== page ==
Jeff and I were reminiscing as we shopped for Thanksgiving dinner, about legendary intolerable turkey tales of old. (You have to shop early in Alaska or there may not be anything left!) Every family has a turkey story… that one holiday when the bird was so dry it sucked every bit of moisture from your mouth, leaving you unable to swallow; possibly requiring the Heimlich maneuver for choking!
But it doesn’t have to be that way. In fact, I can’t remember our last turkey that turned out dry. What’s the secret to our success? Turkey Brine.
TURKEY BRINE REVEALED
We’ve tried turkey over the years just about every way you can cook it: roasted, smoked, fried, and BBQ’d. While all can produce a tasty bird, there’s one thing that you can do before your chosen method of cooking to increase your chances of a moist turkey. Soak it in turkey brine.
Jeff happened across a recipe for turkey brine from Alton Brown about 15 years ago. We’ve adjusted it a bit over the years, but honestly we wouldn’t cook a turkey without it.
Curious how it works? It’s diffusion of a salt solution containing sodium and chloride ions into the muscle, not osmosis. The additional flavors follow the ions in, producing a tasty, moist meat.
“…proteins are modified by the ions in ways that cause them to bind the water in the flesh more tightly — as well as to resist the shrinking of muscle fibers that squeezes juices out during cooking. The flesh continues to swell and bind water more tightly thus retaining moisture.” – Modernist Cuisine V3, Page 154
Just because someone will ask, and that was the most concise explanation I could find! Anyway… the important thing to know is it produces results!Print
Want moist turkey? Bathe your bird in this brine for 8-16 hours before cooking. The results will make you a bonafide turkey hero!
- Prep Time: 30-40 minutes
- Cook Time: 2-3 hrs
- Total Time: 3-4 hours + brine and thaw time
- Category: Main Dish
- Method: Tips and Tricks
For the Brine:
- 1 c. Kosher Salt
- 1/2 c. light Brown Sugar
- 1 gallon Vegetable Stock
- 1 Tbsp. Black Peppercorns
- 1 1/2 tsp. Allspice Berries
- 1 1/2 tsp. Ginger
- 1 gallon heavily iced Water
For the Aromatics:
- 1 Apple, sliced
- 1 Onion, sliced
- 1 Cinnamon Stick
- 1 c. Water
- 4 sprigs Rosemary
- 6 leaves Sage
- Canola Oil
- 1 Turkey (14-16 lbs)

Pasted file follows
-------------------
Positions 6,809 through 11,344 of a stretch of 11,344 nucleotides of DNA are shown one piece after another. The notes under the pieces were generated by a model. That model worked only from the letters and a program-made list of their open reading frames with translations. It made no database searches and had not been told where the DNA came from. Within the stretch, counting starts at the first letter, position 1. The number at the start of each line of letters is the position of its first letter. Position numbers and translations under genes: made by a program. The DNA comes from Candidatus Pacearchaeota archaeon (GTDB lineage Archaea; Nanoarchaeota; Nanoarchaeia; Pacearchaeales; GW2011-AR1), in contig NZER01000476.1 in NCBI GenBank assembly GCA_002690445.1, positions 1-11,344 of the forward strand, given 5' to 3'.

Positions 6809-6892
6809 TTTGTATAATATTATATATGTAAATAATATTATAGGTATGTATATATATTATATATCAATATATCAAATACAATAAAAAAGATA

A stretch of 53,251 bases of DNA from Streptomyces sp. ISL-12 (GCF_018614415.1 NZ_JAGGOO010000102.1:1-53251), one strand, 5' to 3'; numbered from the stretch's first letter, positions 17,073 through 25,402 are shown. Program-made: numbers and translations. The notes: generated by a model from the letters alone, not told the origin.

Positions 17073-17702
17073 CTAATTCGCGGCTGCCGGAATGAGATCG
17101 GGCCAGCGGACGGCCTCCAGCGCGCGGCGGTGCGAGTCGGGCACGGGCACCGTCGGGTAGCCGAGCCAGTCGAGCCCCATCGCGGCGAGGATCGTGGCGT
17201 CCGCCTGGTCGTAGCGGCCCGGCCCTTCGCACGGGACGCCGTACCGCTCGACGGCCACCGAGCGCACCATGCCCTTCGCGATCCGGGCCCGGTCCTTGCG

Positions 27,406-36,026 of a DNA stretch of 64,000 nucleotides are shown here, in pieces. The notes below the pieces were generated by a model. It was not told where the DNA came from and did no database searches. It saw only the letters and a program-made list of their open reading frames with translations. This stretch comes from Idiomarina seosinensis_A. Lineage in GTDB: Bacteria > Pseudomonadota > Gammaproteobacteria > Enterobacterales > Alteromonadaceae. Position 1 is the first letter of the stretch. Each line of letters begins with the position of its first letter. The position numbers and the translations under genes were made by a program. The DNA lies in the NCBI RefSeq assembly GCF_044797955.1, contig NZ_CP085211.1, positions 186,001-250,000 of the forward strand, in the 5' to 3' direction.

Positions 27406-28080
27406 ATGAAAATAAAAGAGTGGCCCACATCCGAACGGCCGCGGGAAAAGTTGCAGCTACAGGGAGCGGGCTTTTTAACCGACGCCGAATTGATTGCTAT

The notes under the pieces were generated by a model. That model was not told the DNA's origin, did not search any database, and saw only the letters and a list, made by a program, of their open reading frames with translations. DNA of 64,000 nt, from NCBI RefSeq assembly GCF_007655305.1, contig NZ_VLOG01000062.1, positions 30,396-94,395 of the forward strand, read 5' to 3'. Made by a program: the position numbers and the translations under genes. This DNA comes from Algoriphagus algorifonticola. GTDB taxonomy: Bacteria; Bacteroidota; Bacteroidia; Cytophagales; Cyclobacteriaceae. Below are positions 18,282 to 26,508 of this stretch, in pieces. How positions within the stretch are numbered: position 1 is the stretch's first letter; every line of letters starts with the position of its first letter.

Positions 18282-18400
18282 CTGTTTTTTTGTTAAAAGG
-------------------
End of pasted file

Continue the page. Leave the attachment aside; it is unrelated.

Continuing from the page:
- 2-3 days before roasting, begin thawing the turkey in the refrigerator or in a cooler kept at 38 degrees F. (Not on a counter or water bath in the sink. Salmonella and turkeys are serious buddies.)
- For the Turkey Brine, combine the vegetable stock, salt, brown sugar, peppercorns, allspice berries, and ginger in a large stockpot over medium-high heat. Stir occasionally to dissolve while bringing to a boil.
- Then remove the brine from the heat, cool to room temperature, and refrigerate.
- Early in the day or the night before you want to eat (we do it the night before): combine the brine and ice water in a very clean 5-gallon bucket or cooler.
- Place thawed, cleaned turkey in the brine breast side down. (Don’t forget to remove all the goodies from inside the cavity.) If necessary, weigh down the bird with a bowl containing some “weight” to ensure it stays immersed.
- The cover, and refrigerate or set in cool area (not your deck in Alaska when it’s -20) for 8-12 hours. Turn the bird once half way through brining.
- Pre-heat oven to 500 degrees.
- Remove the turkey from the brine, and rinse inside and out with cold water. Chuck the brine.
- Place the bird on roasting rack inside a half sheet pan and pat dry with paper towels.
- Combine the apple, onion, cinnamon stick, and 1 c. water in microwave safe dish and microwave on high for 5 minutes. Drain excess water.
- Add steeped aromatics to the turkey’s cavity along with rosemary and sage. (If you like, use other spices such as garlic, carrots etc. I don’t recommend cooking stuffing in the turkey because of the contamination risk.
- Tuck the wings underneath the bird and tie the legs together if you like. Coat the skin with canola oil.
- Now the second key to moist turkey: DON’T OVERCOOK IT! Roast the turkey on lowest level of the oven at 500 degrees for 30 minutes. Then insert a probe thermometer into thickest part of the breast and reduce the oven temperature to 350 degrees. (Be careful not to hit the bone or you will get false temperature readying.)
- Set the thermometer alarm (or check temp regularly) to 161 degrees. A 14-16 pound bird usually takes about 2-2 1/2 hours of roasting. You can baste along the way with juices, or butter. Remove from oven when it hits 161 degrees.
- Let the turkey rest, loosely covered with foil or a large mixing bowl around 15-20 minutes before carving. This will the bird to reach your desired final temperature of 175 degrees and for the juices to set. Then slice and dice while reveling in the glory of your perfectly cooked turkey!